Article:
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Features

January 2003

Eric Hobsbawm: lying to the credulous

by David Pryce-Jones

Considering Hossbawm’s new book Interesting Times: A Twentieth-Century Life.

Eric Hobsbawm is no doubt intelligent and industrious, and he might well have made a notable contribution as a historian. Unfortunately, lifelong devotion to Communism destroyed him as a thinker or interpreter of events. Such original work as he did concerned bandits and outlaws. But even here there is bias, for he rescued them from obscurity not for their own sake but as precursors of Communist revolution. His longer and later books are constructed around the abstractions of the bourgeoisie and the proletariat and the supposedly pre-ordained class struggle between them, capital and capitalism, empire and imperialism—in short the Marxist organizing principles which reduce human beings and their varied lives to concepts handy to serve a thesis worked up in advance and in the library. This material, needless to say, was derived from secondary sources.

The purpose of all Hobsbawm’s writing, indeed of his lif ...

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David Pryce-Jones is a senior editor at National Review. His most recent book is Treason of the Heart (Encounter).


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This article originally appeared in The New Criterion, Volume 21 January 2003, on page 9

Copyright © 2014 The New Criterion | www.newcriterion.com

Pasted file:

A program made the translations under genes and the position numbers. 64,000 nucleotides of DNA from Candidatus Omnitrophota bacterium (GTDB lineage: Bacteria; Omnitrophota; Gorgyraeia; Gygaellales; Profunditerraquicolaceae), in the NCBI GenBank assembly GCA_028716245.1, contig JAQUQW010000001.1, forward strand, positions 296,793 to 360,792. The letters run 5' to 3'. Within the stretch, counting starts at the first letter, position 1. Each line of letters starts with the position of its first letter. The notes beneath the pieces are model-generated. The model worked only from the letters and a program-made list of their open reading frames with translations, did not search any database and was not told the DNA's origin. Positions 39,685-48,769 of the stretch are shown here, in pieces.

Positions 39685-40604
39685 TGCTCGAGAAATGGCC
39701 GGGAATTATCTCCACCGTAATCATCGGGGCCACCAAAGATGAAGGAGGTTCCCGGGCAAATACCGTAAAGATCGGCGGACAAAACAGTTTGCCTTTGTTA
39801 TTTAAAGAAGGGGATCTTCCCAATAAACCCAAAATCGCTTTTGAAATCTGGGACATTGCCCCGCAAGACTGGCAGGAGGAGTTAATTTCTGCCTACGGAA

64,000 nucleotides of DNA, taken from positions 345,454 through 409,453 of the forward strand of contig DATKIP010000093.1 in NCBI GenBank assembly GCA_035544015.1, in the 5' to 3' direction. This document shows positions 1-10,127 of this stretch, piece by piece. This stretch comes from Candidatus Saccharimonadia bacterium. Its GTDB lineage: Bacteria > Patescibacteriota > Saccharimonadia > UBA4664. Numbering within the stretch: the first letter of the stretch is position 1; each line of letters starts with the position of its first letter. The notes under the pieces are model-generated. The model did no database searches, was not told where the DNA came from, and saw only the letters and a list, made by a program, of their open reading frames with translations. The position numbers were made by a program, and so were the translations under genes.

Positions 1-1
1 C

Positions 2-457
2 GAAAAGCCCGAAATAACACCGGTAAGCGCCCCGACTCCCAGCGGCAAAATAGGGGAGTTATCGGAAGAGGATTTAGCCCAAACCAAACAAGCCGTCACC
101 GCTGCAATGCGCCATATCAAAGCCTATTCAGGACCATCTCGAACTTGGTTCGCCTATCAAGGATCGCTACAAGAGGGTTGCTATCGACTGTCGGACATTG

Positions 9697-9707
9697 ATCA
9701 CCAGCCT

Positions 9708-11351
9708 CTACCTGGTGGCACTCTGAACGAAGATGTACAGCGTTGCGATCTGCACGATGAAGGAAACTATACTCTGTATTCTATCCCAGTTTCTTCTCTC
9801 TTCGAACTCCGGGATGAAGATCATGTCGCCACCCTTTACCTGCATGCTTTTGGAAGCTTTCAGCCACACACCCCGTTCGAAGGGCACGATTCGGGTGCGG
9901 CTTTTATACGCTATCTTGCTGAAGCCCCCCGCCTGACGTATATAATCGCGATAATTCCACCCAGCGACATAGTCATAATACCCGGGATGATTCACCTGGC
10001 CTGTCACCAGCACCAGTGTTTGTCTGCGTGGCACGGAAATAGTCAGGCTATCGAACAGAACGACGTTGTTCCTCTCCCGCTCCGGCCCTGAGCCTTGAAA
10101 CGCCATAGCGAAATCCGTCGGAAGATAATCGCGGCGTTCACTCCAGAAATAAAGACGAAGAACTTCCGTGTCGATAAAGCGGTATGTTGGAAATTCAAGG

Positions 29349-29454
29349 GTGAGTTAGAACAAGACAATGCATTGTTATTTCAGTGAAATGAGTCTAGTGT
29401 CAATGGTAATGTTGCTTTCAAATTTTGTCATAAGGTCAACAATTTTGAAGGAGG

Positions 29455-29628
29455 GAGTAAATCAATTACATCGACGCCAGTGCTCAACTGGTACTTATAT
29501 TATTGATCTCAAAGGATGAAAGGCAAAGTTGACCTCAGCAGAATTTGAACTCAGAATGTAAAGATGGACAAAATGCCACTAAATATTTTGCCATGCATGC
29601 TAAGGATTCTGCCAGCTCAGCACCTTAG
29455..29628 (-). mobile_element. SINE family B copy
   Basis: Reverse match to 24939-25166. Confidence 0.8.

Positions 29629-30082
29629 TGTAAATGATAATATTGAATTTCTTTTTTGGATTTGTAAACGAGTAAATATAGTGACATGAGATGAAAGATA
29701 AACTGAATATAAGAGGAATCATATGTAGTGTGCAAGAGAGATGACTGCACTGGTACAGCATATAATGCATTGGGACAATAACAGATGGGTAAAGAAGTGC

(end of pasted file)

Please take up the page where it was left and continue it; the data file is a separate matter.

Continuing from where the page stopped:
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Young friends event: Bushwick Beat Nite


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Friends and Young Friends Event: Election Night Party


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Friends and Young Friends Event: Book Launch Party with Andrew Roberts

Webcasts

The Walter Duranty Prize for Journalistic Mendacity
On May 5, 2014, The New Criterion and PJ Media presented the second Walter Duranty Prize for Journalistic Mendacity. The award is given to highlight egregious examples of dishonest reporting. Also awarded this year was the Rather, a new award for lifetime achievement in mendacious journalism.
The Duranty Prize is named after Walter Duranty, the New York Times Moscow corresponded in the 1920s and 1930s who whitewashed Joseph Stalin’s forced starvation of the Ukrainians (the Holodomor) and many other aspects of Soviet oppression. Duranty was awarded the Pulitzer Prize in 1932 for his efforts. It has never been revoked.
Audio copyright Ed Driscoll, www.eddriscoll.com.


Introduction to The Kennedy Phenomenon
Roger Kimball introduces The Kennedy Phenomenon, a conference presented by The New Criterion on Tuesday, November 19.


The Kennedy Phenomenon: "Watching the Kennedy Train-Wreck"
Roger Kimball reads Peter Collier’s paper on oft-overlooked unsavory details of the Kennedys' lives. Much of the paper is drawn from Collier’s book, coauthored with David Horowitz, The Kennedys: An American Drama.